The case dates back to 2008, when former employees at Woolworths and Ethel Austin lost their jobs but were not collectively consulted. Unions acting on their behalf brought the case to tribunal, as thousands of staff at both chains claimed they were denied a consultation period due to working in smaller shops, while their employees in larger outlets did receive consultation.
The appeal was successful and in 2013 the EAT ruled ‘at one establishment’ must be disregarded for collective redundancy involving 20 or more members of staff. Employees at the smaller stores received millions in compensation.
The advocate general’s decision yesterday appears to overturn the EAT’s 2013 decision, if the ECJ agrees.
Nicola Kerr, head of employment at international law firm King & Wood Mallesons, said employers could “breathe a sigh of relief” as the decision is “a good indicator” of the ECJ’s final decision.
She said: “Collective consultation is not only time-consuming – delaying redundancies by at least 30 or 45 days, depending on numbers – but can also be a huge drain on management time.
“If this opinion is followed by the courts, employers will be obliged to count only those redundancies occurring in each local establishment in deciding whether the magic number of 20 – which triggers collective consultation – is reached. This will mean fewer collective consultation exercises and fewer burdens on employers.”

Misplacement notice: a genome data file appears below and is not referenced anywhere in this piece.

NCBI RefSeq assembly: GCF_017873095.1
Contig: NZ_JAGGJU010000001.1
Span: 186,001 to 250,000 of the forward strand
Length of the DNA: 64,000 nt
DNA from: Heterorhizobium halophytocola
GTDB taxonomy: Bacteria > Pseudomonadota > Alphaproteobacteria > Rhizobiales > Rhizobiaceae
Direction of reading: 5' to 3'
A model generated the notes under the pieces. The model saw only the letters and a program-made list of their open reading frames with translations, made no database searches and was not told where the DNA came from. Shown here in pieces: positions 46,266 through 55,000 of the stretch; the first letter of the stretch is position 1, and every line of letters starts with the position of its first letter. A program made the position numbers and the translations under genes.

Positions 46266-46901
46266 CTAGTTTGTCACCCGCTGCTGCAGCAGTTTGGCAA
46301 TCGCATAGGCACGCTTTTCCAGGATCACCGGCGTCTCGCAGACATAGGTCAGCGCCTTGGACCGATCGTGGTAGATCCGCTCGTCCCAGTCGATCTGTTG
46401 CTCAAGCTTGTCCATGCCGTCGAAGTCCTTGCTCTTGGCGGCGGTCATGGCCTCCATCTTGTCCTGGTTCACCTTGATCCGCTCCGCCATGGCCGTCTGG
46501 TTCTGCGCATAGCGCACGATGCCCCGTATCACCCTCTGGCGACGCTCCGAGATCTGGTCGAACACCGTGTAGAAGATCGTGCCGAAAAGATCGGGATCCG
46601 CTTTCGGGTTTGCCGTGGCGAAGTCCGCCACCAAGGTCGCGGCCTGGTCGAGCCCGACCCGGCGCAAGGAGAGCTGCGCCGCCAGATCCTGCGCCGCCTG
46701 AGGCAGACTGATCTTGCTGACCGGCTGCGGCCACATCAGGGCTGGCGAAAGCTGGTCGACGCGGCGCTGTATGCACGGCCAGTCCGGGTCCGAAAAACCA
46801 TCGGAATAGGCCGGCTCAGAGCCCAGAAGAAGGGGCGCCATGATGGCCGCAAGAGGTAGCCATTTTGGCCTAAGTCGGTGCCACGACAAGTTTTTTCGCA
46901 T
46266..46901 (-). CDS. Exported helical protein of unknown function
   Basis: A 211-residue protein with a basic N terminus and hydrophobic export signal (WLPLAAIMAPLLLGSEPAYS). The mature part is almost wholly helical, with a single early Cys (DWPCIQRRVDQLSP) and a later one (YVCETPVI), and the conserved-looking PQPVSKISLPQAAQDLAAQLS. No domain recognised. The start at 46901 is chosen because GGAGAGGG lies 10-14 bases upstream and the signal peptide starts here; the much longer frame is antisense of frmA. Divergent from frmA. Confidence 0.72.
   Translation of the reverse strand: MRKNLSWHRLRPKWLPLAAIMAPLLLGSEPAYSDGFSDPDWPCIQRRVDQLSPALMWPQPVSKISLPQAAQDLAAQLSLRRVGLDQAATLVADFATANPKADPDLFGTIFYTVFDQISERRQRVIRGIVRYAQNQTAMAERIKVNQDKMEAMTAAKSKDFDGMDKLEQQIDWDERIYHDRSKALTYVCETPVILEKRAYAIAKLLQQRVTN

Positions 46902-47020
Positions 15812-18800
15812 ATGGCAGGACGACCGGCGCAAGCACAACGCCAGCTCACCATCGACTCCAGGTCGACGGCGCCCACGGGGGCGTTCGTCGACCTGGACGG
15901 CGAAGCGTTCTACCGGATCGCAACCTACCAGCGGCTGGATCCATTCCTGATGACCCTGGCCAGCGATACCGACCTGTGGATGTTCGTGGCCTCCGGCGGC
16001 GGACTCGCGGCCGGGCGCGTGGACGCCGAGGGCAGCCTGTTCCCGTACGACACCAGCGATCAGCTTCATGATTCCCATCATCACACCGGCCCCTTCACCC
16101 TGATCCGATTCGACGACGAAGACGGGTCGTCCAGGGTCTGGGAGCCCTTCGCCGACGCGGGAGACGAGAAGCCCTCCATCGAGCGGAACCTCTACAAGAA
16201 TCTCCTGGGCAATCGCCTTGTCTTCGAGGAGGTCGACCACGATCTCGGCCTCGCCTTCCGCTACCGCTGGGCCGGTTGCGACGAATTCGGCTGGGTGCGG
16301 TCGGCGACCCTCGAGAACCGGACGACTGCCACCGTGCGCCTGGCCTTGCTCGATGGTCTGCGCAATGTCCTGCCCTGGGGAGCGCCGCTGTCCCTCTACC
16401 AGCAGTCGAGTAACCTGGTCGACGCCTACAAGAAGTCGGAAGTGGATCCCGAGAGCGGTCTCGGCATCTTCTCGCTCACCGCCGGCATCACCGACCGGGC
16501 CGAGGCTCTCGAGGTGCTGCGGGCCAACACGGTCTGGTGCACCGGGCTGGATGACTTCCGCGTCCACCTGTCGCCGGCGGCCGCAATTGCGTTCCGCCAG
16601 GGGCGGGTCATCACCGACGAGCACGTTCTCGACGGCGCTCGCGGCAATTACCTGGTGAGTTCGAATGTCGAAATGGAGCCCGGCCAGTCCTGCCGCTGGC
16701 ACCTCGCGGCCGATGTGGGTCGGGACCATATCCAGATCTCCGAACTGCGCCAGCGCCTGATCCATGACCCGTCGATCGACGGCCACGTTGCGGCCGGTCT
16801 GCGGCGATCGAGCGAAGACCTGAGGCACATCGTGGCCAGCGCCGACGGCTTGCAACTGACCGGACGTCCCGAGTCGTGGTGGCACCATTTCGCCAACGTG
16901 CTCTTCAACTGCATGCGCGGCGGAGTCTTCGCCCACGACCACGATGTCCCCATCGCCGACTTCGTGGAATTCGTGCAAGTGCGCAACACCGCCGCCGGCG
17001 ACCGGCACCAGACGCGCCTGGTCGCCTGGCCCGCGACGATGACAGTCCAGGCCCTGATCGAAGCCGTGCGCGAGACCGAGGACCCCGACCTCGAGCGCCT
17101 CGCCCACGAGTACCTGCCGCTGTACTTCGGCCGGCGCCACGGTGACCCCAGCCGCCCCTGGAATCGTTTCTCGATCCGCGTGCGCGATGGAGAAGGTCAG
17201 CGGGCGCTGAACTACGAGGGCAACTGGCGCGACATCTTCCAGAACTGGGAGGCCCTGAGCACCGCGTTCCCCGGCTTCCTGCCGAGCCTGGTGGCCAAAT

Taylor Wessing employment lawyer Emma Zarb said employers are still likely to take a “better safe than sorry” approach until the ECJ gives its final ruling.
She added: “Should the ECJ follow the advocate general's opinion, businesses will be able to revert back to the standard approach taken since the Seventies, and look at any planned redundancy in isolation. This means less red tape and will allow employers, in some instances, to carry out more straightforward restructurings."
However, although this is good news for employers, Irwin Mitchell employment partner Omer Simjee added: “Thousands of employees affected by the case will be hugely disappointed as the chances are they will lose their claims for compensation if the UK court follows the advocate general’s recommendation.”
The CBI welcomed the news. Deputy director-general Katja Hall said: “This will provide a welcome boost to UK businesses, by reducing the administrative burden that had forced them to undertake numerous redundancy consultations.”